Washington D.C. Council Member Kenyan McDuffie hosted a virtual roundtable discussion about sports wagering in the District Wednesday, and McDuffie and several others voiced concerns and criticism of D.C. Lottery-run sports wagering app GambetDC.
The app has faced significant criticism since its launch, ranging from a clunky interface to subpar odds to withdrawal challenges. An iOS app outage on Super Bowl Sunday hurt the sports betting app’s reputation even further, with a failure from mobile app provider Intralot causing the poorly timed mishap. GambetDC hasn’t shined from a revenue perspective either, actually losing the District $4 million in 2021.
“From the council’s perspective, this can’t continue,” McDuffie said.
— Duncan Bishop (@duncanbishop24) May 9, 2022
Others on the D.C. Council shared similar feelings, wondering whether the District should consider ending the controversial sole-source contract with Intralot. The deal currently runs through July 2024.
“Now, I hate to say ‘I told you so,’ but I’m going to,” D.C. Council member Mary Che said. “I told you so. I opposed this contract from the beginning. I said back in 2019 that awarding a contract for exclusive control over mobile sports betting was problematic. We were told we needed a sole-source contract to hurry up and beat the other jurisdictions and all this other stuff. It was all nonsense.”
Several council members upset
Che was clearly frustrated during Wednesday’s discussion, and she wasn’t alone.
“We have an embarrassing sports gambling program right now that can’t even operate well on Super Bowl Sunday,” council member Elissa Silverman commented.
Silverman got into a back-and-forth discussion with D.C. Office of Lottery and Gaming Executive Director Frank Suarez about the Super Bowl Sunday mishap. Suarez pointed out that DraftKings and FanDuel had Super Bowl outages in 2021, suggesting that GambetDC’s outage wasn’t that uncommon.
What Suarez wouldn’t fully acknowledge (although Silverman helped to point out) was that DraftKings and FanDuel experienced technical issues due to extremely high demand for the product ahead of kickoff. GambetDC’s outage in February was due to incompetence on Intralot’s part, as the company failed to secure an SSL certification renewal with Apple in a timely manner. Intralot paid $500,000 to the District as penalty for the failure.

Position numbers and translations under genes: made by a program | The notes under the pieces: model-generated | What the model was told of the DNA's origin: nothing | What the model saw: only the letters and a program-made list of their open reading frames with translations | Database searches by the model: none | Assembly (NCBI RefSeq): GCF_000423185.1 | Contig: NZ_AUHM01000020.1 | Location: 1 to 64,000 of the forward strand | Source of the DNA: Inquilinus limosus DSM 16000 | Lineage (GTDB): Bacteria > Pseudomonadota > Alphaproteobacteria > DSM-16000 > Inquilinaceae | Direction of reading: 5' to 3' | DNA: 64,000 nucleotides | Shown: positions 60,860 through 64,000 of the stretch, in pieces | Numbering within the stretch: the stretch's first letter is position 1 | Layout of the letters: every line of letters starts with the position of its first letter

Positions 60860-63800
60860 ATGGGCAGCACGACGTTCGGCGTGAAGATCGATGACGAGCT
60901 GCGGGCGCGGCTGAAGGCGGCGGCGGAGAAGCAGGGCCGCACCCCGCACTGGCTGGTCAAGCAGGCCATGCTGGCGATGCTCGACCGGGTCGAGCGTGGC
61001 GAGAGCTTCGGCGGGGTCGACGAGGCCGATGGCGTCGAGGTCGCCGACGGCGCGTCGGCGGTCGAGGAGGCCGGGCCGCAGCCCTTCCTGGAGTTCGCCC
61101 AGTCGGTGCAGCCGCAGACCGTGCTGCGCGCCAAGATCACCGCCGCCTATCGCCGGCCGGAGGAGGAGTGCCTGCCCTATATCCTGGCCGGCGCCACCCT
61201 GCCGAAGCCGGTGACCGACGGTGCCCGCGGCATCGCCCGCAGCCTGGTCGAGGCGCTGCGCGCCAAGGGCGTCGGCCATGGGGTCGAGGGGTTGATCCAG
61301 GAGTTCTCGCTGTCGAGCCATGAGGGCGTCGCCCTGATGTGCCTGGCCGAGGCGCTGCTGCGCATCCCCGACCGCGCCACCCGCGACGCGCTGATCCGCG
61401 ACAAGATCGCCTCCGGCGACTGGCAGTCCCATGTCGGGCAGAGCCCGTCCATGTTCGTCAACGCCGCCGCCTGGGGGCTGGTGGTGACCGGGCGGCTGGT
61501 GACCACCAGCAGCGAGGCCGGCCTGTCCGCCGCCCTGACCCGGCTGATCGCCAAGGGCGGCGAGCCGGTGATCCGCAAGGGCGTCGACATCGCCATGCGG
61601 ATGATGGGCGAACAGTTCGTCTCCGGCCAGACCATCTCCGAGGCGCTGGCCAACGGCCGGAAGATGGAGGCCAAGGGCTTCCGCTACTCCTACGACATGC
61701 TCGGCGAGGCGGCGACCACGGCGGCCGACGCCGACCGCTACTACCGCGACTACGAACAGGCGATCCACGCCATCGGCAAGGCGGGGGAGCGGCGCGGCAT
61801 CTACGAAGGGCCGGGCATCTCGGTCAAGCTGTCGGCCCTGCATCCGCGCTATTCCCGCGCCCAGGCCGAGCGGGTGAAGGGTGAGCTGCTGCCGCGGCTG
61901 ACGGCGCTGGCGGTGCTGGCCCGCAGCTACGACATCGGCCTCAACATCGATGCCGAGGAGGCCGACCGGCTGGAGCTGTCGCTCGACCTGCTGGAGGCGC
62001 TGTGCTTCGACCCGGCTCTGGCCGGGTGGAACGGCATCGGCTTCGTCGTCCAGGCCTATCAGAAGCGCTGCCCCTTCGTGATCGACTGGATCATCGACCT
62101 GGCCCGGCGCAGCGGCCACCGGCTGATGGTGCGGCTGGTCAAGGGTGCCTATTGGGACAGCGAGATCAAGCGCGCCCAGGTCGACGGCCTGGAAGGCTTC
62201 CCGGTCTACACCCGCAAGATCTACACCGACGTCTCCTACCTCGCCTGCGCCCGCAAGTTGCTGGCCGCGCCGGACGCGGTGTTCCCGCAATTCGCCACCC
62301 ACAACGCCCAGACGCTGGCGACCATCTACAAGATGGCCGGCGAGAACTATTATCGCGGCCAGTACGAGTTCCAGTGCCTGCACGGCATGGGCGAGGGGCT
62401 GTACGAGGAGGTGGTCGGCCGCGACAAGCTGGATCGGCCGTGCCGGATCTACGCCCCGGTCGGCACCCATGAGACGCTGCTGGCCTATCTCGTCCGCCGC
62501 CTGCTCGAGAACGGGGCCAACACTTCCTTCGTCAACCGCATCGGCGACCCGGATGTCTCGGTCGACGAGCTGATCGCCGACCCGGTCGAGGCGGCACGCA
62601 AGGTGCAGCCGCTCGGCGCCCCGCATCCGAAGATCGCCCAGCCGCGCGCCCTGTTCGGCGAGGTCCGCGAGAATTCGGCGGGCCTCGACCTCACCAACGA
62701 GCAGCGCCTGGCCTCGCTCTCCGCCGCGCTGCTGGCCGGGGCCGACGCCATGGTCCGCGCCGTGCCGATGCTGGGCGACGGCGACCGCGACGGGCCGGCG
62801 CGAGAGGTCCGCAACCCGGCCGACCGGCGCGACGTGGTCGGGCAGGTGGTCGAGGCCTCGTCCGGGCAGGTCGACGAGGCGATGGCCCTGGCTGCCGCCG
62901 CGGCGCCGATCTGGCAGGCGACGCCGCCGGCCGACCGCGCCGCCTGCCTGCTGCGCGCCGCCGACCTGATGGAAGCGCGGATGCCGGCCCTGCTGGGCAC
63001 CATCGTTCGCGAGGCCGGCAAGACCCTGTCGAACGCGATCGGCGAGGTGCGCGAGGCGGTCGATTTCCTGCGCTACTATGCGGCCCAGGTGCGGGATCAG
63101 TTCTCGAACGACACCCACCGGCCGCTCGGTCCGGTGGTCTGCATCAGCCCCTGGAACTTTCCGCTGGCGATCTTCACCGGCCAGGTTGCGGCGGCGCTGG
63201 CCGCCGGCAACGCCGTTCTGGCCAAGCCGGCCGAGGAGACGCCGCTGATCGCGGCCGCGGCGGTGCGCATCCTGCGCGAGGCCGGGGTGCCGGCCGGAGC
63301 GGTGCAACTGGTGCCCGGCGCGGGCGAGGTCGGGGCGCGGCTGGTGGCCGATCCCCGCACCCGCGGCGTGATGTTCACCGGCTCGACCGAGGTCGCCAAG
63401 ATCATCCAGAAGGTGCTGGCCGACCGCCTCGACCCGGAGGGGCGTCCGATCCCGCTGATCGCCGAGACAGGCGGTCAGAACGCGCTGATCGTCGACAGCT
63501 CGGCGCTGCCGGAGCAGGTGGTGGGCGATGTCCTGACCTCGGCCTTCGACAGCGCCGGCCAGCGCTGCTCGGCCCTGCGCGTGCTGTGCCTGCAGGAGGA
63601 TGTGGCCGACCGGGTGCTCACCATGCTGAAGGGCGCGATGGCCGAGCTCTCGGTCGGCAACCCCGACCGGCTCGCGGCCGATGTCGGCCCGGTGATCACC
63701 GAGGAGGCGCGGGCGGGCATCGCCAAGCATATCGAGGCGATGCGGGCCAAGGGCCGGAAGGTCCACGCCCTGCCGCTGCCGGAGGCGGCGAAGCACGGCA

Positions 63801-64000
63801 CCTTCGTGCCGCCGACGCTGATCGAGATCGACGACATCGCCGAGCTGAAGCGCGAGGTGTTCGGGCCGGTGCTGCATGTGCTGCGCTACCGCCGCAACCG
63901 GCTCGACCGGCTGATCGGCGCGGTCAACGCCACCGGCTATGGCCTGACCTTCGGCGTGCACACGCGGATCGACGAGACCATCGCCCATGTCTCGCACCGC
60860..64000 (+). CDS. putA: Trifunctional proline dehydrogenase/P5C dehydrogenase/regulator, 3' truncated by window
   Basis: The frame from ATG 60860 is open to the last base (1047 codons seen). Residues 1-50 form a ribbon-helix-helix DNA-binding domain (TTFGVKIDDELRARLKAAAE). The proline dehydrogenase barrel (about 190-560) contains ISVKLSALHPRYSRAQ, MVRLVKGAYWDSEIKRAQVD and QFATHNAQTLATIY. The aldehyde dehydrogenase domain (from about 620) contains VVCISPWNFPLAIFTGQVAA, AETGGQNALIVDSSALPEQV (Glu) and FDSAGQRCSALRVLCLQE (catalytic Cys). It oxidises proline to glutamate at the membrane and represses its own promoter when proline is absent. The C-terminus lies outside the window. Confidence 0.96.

Super Bowl outage aside, several other issues with GambetDC were discussed at Wednesday’s event. The idea of leaving the Intralot contract or at least allowing more competition in the market seemed to intrigue several participants.
Lottery pushes back
Suarez isn’t ready to bail on GambetDC and Intralot.
“The ship is righting already,” Suarez said. “GambetDC handle is up significantly this year. The transfer is up.”
Suarez shared that GambetDC has seen about 1.5 million wagers placed this fiscal year and a handle of $45 million during that period. That’s a 31% increase in handle compared to the same time period during the previous fiscal year. Suarez mentioned GambetDC providing $2.2 million in tax revenue to the District in this fiscal year. Suarez also expects an improved user interface by the fall.
GambetDC iOS app was down for the entire Super Bowl.
Yet the council/Suarez are hesitant to make big changes.
How can this failure not lead to drastic changes?
An embarrassing policy design that was obvious from the start is costing DC millions in tax revenue. https://t.co/TikZu0SrGr
— Fink (@datageneralist) March 4, 2022
When council members brought up the idea of allowing other mobile sports betting operators access in the District, Suarez pushed back, saying the revenue creation by GambetDC is better than the potential of private operators.
If private operators were given widespread mobile access, there would be a 20% tax rate on gross gaming revenue. By Suarez’s calculations, private operators would need to have a handle three times that of GambetDC’s to provide the same tax revenue to D.C., and he doesn’t see that goal being achievable.
“Why would we want to increase the risk?” Suarez said. “Why would we want to make it so that we rely even more on a riskier revenue stream? To me, the model is working. It took a minute. It didn’t work quite as planned … but I think everything now points to it’s working like it should and should continue to grow and provide a bigger share of the profit to the District.”
Many of Suarez’s points focused on revenue generation for the District rather than difficulties bettors have had using the app.
BetMGM (Nationals Park), Caesars (Capital One Arena), and FanDuel (Audi Field) all have retail sportsbooks in D.C. If the council wanted to give those major operators increased market access, it could be a smooth transition that wouldn’t necessarily require the council to end the contract with Intralot prior to the scheduled 2024 end date.
McDuffie and Silverman each asked Suarez about the idea of opening up the mobile market to other operators.
“What do we do to go to a private market app system?” Silverman said. “What would that cost us?”
Suarez didn’t have a dollar figure available, saying an analysis would be needed to determine the potential cost of moving to a private operator system. Among the necessary financial considerations for that scenario are alterations to the Intralot contract and potential regulatory costs for the Office of Lottery and Gaming.
While council members expressed frustration with GambetDC’s performance, they are also entering a two-month summer recess, with several working on reelection campaigns. It remains to be seen if sports betting poses enough concern for the council to generate changes before the Intralot contract concludes in two years.